Brexit and GDPR

Brexit update: political uncertainty demands proactive steps to protect from no-deal consequences

Last week, the UK government’s defeat at the House of Commons marked the pass to a new phase of Brexit, the process that will bring the United Kingdom outside the European Union.

The UK parliament rejected the draft EU-UK withdrawal agreement, the agreement negotiated by the government with the European Commission, and which would have set clear rules on the application of sectoral legislation in various sectors, including data protection. With the draft deal now off the table, the government is trying to plan the way ahead, and we can envisage four possible scenarios as potential outcomes of this process.

Scenario 1 – No Brexit at all

One of the possibilities in this shaky political context is that the government decides to unilaterally withdraw their ‘Article 50 notification’, in essence renouncing Brexit and keeping the UK in the EU.

From a strictly data protection perspective, this would be a positive outcome, because the General Data Protection Regulation and the rest of the EU-derived data protection legislation would remain in full force, without frustrating the efforts made by organisations to comply with the new, stricter requirements.

However, from a political point of view, this option seems less viable, as it would overturn the Brexit referendum outcome and is most probably seen as a tool of last resort.

Scenario 2 – The so-called ‘extension of Article 50’

Another possibility is the extension of the negotiation period, to enable the government to kick off new negotiations with the Union and agree on a draft withdrawal agreement that can win the majority of votes in Parliament.

From a data protection perspective, this would represent fresh air, as it would ensure the ongoing application of the current data protection regime and enable (a) organisations to continue monitoring the situation and (b) the European Commission to issue a refreshed version of the Standard Contractual Clauses, to ensure their compliance with the GDPR and their potential deployment after Brexit.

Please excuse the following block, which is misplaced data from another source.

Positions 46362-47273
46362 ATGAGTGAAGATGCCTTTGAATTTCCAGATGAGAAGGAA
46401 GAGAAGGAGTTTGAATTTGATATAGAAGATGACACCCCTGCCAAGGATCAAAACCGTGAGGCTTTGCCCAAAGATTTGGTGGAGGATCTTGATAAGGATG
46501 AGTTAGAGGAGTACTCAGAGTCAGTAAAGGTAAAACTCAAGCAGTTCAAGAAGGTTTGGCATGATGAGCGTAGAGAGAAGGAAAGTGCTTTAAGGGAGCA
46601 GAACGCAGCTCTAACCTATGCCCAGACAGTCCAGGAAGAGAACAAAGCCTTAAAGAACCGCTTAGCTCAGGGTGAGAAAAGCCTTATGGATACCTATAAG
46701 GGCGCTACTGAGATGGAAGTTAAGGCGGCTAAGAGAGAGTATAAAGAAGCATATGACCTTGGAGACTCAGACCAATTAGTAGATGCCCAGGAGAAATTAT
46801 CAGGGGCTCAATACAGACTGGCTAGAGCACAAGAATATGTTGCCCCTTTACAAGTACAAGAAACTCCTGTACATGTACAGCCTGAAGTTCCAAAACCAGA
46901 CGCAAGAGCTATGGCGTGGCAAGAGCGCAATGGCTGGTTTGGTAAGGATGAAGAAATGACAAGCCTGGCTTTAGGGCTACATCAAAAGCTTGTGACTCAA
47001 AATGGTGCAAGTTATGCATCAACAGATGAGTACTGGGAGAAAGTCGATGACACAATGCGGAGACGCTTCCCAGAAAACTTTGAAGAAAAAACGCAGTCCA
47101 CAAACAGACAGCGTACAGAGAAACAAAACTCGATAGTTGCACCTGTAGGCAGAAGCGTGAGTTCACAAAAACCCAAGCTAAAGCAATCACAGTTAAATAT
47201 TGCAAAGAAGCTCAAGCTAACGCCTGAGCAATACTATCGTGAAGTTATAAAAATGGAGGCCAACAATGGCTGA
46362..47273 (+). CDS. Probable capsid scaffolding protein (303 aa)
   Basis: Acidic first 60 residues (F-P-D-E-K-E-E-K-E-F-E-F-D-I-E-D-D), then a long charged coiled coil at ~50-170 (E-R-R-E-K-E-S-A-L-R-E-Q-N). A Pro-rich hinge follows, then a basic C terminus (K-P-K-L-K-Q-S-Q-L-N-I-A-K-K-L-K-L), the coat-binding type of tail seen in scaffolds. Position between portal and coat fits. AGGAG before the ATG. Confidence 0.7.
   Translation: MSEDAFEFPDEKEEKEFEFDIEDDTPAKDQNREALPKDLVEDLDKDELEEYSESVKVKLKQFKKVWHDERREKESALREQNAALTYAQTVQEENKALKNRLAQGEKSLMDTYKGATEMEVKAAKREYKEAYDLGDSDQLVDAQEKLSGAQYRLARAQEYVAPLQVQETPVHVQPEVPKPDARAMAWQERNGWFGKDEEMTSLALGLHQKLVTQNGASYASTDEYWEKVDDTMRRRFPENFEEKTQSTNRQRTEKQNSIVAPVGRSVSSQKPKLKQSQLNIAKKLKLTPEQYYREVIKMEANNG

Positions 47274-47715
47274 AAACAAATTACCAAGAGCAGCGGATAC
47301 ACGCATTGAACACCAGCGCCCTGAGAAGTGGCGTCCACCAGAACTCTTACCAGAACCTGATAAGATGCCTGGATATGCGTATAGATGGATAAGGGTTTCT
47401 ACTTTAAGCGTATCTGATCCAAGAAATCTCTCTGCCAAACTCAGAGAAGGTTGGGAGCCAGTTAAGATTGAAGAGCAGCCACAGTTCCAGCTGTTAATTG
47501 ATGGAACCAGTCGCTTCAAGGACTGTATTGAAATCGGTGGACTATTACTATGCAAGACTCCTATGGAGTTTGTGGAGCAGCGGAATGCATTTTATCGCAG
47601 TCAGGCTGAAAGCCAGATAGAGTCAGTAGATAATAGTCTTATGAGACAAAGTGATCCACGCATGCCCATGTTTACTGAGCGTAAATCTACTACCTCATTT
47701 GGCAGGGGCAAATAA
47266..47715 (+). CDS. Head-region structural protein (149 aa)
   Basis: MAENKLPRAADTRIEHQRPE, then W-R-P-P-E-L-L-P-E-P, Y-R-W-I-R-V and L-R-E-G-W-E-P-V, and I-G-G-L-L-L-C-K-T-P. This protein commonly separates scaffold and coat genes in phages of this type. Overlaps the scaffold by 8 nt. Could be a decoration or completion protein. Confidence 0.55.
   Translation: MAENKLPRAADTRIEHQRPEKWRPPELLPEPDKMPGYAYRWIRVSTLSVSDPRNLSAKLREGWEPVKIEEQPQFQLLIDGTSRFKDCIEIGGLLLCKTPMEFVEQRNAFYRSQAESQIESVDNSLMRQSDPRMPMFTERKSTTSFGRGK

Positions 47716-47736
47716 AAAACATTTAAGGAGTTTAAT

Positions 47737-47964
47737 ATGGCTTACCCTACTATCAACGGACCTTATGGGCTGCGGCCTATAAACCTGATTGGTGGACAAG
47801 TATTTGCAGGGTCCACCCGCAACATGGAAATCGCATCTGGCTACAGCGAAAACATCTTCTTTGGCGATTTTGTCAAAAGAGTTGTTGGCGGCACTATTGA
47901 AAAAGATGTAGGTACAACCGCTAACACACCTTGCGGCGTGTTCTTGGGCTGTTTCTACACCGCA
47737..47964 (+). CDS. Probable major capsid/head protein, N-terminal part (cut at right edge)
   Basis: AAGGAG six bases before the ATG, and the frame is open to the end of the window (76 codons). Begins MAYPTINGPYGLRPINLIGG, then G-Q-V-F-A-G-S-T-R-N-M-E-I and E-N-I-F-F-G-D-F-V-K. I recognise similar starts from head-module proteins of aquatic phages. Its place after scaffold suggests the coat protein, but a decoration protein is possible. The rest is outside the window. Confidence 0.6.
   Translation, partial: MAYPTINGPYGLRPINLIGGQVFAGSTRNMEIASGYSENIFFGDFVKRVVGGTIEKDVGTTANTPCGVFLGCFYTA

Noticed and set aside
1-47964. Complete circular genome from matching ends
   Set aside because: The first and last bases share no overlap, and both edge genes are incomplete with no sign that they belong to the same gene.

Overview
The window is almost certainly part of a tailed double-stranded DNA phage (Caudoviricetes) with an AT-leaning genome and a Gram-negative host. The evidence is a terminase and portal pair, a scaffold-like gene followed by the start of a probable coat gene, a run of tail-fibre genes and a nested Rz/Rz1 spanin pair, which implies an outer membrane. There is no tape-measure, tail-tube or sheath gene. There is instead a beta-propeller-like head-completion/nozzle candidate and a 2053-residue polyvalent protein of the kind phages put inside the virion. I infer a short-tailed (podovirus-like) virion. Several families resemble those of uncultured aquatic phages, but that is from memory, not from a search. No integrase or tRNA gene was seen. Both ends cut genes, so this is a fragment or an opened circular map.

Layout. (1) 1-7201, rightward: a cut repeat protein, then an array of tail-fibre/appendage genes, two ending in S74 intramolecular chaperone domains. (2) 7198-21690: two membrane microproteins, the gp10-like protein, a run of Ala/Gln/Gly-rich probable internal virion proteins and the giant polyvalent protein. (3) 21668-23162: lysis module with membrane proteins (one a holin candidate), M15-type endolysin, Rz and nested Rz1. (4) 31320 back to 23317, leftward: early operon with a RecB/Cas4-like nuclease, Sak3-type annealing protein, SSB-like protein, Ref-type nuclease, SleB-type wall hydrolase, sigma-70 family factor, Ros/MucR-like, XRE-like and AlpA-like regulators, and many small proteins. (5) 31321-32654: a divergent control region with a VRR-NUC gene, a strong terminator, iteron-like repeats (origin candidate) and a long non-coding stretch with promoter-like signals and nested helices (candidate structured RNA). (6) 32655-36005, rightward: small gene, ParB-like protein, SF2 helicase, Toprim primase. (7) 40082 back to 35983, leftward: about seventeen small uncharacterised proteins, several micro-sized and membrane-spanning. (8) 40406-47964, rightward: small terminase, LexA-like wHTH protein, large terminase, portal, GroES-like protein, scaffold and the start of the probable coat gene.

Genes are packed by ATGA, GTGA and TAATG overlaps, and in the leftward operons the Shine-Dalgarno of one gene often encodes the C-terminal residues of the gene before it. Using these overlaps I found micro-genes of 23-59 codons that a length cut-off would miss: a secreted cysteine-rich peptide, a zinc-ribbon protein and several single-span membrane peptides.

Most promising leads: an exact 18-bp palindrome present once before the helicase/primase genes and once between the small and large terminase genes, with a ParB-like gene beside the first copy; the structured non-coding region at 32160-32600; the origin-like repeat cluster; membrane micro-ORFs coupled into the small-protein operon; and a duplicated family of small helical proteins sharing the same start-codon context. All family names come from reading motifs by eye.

Scenario 3 – A new draft agreement

A further scenario is that the UK government manages to agree a renewed deal with the EU and get it approved in Parliament before 29 March 2019. In this case, it is likely that a phase-out period of two years will be agreed upon to enable the government and organisations to get ready for the actual exit from the Union.

From a data protection perspective, such a possibility would represent a relatively stable outcome for two reasons. First, the two-year transition period would give adequate time to the data protection offices in big and small organisation to plan and execute Brexit plans to ensure a smooth transition to the new regime; it would also enable the government to draft and approve a new data protection law to replace the then-inapplicable GDPR and obtain a ‘so-called’ adequacy decision from the European Commission – securing the ongoing possibility for organisations to operate data transfers with Europe without additional safeguards. Second, data protection has not been a point of particular controversy during the EU-UK negotiations; therefore, it can be assumed that a renewed draft agreement would contain rules that do not diverge from the ones included in the rejected draft.